A Recursive GET attack is a variant of the Excessive Verb attack, or HTTP Flood, in which attackers send huge amounts of legitimate HTTP requests to a server to overwhelm it so that it will deny service to legitimate users. These can be in the form of “GET” or “POST”. GET requests are used to retrieve static content.
Excessive verb attacks allow the attacker to aim and maintain high CPU processing loads on the victim server with disproportionately low attack packet rates. These are usually GET requests aimed at receiving large website sources. As each bot can generate a massive number of legitimate requests (over 10 per second), these kinds of attacks do not require a large number of bots to perform.
In the case of a recursive GET attack (also known as a recursive HTTP GET Flood), an attacker will identify and request multiple pages of a website and/or images, and generate HTTP GET requests for each object. This makes it seem as if a legitimate user is scrolling through these pages or images. This attack vector can be highly challenging to detect as the recursive requests of website objects look valid. It can be combined with any of the VERB attack methods, such as HEAD, PUT, OPTIONS or any other HTTPS method that aims to cause DDoS.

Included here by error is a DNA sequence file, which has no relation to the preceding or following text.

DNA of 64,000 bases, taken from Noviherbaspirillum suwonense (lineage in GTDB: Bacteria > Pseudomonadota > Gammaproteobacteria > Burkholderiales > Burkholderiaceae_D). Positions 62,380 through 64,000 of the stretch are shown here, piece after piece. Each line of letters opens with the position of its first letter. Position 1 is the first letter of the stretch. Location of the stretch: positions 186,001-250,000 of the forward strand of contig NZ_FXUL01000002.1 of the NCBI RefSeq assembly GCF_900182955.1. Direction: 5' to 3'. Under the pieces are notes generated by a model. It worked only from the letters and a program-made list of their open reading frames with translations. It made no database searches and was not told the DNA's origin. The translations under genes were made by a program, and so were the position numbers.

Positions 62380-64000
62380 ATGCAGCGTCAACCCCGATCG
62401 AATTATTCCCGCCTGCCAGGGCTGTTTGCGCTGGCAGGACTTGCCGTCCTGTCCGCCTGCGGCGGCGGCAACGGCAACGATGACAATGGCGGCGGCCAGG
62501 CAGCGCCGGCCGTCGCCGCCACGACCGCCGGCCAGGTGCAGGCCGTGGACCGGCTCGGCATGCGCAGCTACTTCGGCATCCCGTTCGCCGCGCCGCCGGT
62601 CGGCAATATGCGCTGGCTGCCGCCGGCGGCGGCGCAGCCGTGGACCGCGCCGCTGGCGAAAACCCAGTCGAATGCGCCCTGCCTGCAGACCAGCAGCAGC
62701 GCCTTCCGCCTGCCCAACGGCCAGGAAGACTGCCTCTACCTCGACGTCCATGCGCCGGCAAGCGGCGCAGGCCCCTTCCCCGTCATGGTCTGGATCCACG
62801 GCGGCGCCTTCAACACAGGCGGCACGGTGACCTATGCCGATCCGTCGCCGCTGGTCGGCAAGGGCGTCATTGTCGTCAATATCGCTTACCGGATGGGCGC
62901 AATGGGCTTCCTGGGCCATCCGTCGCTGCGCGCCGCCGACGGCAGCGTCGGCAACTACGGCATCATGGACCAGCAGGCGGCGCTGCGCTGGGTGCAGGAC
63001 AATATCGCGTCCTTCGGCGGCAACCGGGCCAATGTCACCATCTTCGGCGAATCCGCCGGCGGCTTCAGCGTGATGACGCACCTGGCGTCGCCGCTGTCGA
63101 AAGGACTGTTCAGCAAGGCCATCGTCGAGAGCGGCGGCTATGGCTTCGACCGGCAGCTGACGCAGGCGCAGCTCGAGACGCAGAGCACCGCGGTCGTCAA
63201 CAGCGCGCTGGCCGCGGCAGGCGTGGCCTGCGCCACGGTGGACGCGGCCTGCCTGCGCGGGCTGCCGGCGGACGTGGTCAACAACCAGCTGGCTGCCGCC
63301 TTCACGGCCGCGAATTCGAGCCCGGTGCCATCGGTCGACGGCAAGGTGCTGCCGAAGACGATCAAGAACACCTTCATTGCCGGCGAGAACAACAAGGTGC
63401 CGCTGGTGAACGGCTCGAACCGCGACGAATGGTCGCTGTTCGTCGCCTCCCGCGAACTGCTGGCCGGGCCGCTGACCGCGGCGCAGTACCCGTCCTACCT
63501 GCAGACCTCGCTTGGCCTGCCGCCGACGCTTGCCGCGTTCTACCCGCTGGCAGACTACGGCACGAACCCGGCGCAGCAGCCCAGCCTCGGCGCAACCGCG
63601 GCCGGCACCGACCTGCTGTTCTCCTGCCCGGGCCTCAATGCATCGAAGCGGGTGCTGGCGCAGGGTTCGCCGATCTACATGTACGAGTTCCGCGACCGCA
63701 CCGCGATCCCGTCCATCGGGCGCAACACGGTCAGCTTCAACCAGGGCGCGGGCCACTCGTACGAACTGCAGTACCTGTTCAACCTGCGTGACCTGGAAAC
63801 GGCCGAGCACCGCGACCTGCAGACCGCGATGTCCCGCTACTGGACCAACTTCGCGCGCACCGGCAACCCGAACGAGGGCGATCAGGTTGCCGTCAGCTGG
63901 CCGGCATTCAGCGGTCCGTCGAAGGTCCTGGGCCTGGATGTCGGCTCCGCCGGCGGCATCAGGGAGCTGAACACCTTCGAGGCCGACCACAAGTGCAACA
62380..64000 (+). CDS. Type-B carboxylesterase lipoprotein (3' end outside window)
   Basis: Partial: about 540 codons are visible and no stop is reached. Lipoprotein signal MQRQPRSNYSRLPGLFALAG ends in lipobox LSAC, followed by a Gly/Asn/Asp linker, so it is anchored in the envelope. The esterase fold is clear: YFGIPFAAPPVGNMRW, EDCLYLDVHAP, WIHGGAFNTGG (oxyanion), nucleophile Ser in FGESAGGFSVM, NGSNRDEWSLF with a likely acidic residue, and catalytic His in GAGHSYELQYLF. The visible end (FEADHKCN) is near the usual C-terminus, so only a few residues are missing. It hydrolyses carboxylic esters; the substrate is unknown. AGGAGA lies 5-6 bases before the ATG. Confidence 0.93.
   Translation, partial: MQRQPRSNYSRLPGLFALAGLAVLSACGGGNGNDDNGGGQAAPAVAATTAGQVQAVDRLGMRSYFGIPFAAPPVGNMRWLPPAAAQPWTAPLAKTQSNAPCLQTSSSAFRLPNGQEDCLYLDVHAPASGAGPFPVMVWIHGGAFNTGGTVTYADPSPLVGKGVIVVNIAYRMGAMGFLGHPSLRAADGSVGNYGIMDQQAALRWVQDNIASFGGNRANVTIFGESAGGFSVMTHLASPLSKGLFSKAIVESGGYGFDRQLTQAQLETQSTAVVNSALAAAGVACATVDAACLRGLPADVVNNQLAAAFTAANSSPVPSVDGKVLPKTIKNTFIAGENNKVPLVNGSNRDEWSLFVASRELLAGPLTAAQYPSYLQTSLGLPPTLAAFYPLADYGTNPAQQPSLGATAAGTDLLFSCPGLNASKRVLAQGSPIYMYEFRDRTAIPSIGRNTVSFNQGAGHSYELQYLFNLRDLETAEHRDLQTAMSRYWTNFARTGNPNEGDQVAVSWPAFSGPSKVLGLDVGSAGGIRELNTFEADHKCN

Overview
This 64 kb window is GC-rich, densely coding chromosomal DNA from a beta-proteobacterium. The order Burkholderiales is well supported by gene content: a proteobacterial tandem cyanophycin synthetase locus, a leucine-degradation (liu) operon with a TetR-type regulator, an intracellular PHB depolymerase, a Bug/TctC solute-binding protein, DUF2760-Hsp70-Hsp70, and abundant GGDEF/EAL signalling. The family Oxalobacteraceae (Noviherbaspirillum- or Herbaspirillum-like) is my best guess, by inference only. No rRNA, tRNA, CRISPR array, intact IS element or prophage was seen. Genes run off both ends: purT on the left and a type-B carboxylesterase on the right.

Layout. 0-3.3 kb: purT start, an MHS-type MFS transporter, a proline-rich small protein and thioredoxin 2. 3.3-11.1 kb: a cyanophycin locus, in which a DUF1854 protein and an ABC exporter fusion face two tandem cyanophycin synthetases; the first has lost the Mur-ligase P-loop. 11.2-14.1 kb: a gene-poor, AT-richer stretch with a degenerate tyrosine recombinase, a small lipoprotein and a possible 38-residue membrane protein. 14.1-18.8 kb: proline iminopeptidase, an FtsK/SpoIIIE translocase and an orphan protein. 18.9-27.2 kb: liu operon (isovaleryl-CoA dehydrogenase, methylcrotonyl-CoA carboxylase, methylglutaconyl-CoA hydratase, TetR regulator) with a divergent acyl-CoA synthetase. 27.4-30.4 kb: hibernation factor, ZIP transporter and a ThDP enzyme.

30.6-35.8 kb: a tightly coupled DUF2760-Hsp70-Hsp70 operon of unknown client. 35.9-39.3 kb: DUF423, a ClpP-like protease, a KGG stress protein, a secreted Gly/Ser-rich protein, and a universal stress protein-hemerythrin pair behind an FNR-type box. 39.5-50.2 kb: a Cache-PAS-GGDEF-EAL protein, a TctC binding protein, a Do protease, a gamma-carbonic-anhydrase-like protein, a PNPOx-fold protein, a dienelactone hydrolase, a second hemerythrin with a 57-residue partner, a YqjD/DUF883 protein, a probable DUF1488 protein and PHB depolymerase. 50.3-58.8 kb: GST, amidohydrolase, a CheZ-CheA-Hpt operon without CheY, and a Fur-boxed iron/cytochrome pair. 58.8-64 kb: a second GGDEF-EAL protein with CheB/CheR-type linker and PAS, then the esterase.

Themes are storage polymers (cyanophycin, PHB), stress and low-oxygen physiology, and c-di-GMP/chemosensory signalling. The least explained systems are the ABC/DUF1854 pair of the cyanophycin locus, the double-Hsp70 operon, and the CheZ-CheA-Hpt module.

A random recursive GET attack is a modified version of a recursive GET. This kind of attack is mainly used on news sites or forums sites on which web pages are numerically indexed, typically in a sequential way. The attacker will insert a random number within a valid range of page reference numbers, which makes each subsequent GET statement different. As each query is different from the previous one, it also is a good emulation of legitimate user behaviour and makes detection more difficult.
One way to protect against excessive verb attacks is to set limits to the transmission band per one IP; however, this can actually help the attacker’s agenda by decreasing the website speed or making it partially unavailable to legitimate users. The other option is to install hardware analysis and cleaning tools, and/or to work with a DDoS protection service to guard against such attacks.